Similarly, the New Jersey Supreme Court Committee on Diversity, Inclusion and Community Engagement, the North Carolina School Justice Partnership, and the Faith and Justice Alliance, also in North Carolina, are partnering with trusted community leaders to review, revise, and monitor court practices and develop strategies to help ensure that those who have been marginalized historically have advocates who understand their unique needs. They are also working to guarantee that everyone can access court services in a welcoming environment. Partnering with stakeholders outside the legal system, particularly those trusted by communities of color, can help bring to light those policy areas most in need of reform and build greater confidence in the legal system.
Court leaders also emphasize the need for educating judges, clerks, and administrative professionals on racial disparities and how they play out in the legal system. They further assert the need to diversify the legal profession across the bench and bar, in part to help ensure that inequitable practices are not replicated.
As judges and court administrators move processes and services online, they face new challenges in ensuring that advances in technology are not creating adverse consequences based on race. For example, if a court requires electronic filing of documents in all debt claims cases—and Black communities within that jurisdiction are less likely than White ones to have access to broadband services—Black defendants may be less likely to respond to cases filed against them. That is why it is critical to develop approaches—in this case, perhaps providing access to the electronic filing platform at a public library or providing alternatives to electronic filing—that level the playing field for those who have been systematically disadvantaged.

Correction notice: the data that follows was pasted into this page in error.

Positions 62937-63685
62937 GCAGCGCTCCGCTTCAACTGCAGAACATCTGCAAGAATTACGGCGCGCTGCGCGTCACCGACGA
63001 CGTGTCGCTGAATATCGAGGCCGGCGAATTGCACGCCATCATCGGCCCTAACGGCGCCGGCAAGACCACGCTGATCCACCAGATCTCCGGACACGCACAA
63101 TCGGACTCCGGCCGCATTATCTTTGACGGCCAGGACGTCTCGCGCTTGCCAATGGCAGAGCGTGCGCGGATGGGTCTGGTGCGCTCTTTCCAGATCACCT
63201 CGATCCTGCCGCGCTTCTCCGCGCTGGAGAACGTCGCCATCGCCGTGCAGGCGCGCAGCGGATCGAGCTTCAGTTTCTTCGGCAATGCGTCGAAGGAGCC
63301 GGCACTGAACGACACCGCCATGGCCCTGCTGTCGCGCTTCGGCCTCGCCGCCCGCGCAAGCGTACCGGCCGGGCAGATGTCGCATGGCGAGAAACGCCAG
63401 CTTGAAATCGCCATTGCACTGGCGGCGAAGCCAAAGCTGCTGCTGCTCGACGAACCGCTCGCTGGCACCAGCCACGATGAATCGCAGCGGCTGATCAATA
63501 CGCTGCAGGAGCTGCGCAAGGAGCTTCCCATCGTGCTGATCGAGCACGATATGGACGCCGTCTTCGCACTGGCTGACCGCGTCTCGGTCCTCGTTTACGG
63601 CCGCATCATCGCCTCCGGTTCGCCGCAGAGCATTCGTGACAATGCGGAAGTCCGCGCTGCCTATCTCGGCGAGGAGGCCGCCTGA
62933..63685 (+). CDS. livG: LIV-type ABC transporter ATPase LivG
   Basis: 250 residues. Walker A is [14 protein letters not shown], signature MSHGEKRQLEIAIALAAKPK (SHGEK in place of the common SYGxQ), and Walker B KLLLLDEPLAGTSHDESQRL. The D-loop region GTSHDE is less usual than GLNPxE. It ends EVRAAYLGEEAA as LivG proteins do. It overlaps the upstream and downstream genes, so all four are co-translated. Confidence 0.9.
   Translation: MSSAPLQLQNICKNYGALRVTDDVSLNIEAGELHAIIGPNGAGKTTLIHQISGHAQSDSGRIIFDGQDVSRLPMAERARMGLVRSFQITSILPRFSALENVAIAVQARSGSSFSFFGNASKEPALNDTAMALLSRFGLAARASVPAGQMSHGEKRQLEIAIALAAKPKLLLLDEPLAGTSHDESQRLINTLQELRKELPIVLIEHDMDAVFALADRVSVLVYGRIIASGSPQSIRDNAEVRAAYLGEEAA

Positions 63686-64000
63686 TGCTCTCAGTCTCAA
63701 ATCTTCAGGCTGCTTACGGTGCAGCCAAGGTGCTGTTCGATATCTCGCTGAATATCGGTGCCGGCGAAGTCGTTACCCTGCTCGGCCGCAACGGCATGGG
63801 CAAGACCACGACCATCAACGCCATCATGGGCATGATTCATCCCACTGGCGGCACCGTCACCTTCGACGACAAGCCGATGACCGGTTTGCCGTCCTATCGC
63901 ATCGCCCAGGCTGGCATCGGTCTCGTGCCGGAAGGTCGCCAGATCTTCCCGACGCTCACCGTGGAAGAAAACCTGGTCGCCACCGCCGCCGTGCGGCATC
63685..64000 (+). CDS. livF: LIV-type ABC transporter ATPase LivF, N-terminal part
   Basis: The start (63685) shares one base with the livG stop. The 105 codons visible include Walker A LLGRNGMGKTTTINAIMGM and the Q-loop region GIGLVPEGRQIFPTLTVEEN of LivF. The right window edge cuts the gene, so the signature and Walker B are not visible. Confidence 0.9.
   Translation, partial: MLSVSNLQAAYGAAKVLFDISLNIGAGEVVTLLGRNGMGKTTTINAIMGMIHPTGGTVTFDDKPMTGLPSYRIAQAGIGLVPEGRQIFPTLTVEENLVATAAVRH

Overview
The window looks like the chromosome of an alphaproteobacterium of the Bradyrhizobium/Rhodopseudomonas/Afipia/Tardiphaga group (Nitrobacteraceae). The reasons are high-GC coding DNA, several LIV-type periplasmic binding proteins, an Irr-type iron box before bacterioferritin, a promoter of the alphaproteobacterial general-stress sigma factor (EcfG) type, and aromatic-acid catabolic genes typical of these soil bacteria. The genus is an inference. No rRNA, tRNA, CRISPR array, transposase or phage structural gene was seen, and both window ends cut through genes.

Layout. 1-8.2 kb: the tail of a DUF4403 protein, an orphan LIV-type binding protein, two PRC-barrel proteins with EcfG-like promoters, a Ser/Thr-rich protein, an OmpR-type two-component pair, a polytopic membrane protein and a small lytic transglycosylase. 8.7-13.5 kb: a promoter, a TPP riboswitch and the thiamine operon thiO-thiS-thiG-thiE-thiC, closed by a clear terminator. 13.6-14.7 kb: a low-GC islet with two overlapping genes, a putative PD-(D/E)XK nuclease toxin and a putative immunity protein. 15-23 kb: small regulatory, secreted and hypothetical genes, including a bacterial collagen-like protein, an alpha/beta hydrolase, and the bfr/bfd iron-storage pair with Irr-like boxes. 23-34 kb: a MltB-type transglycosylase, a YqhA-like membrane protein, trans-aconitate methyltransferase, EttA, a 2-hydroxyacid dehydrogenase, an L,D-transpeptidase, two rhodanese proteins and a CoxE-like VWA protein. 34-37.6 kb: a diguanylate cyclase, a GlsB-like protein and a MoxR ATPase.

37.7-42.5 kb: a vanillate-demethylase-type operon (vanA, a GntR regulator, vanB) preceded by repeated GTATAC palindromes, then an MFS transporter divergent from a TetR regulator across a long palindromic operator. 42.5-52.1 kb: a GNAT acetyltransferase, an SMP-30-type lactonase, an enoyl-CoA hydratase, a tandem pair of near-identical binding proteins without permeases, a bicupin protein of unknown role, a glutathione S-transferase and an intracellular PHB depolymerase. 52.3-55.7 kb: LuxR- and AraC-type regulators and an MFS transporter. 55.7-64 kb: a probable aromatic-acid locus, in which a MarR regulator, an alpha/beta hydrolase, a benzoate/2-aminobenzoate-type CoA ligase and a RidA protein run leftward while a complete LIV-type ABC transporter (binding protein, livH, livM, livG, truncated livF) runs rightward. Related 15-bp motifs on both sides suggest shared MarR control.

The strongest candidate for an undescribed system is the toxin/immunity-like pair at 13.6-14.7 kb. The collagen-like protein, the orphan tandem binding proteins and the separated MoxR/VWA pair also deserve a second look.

Ultimately, efforts to assess and measure progress will allow courts to see whether steps they are taking have a meaningful impact on reducing racial injustice and increasing access to the courts. Courts can develop in-house strategies or work with third-party evaluators to help conduct studies that provide insight into both civil and criminal court practices and policies. Pew’s civil legal system modernization project is working to build the capacity of court systems to assess whether new technologies and other evidence-based solutions are improving equal access to courts. For example, Pew partnered with the University of Arizona James E. Rogers College of Law to evaluate Utah’s online dispute resolution (ODR) platform. This evaluation, based on direct user feedback, helped jurisdictions using ODR improve their platforms to ensure that all court users can access and successfully navigate Utah’s small claims process online.
As state courts modernize, leaders must acknowledge the role that courts nationwide have played in upholding institutional racism and take concrete steps to make their systems more open, efficient, and equitable. Focusing on the needs and experiences of court users when determining new or revised policies and procedures will help mitigate disparate impact. And making reforms that do not perpetuate systemic racism will help states develop court systems that are truly modern.
Erika Rickard is the project director and Amie Lewis is a senior associate with The Pew Charitable Trusts’ civil legal system modernization initiative.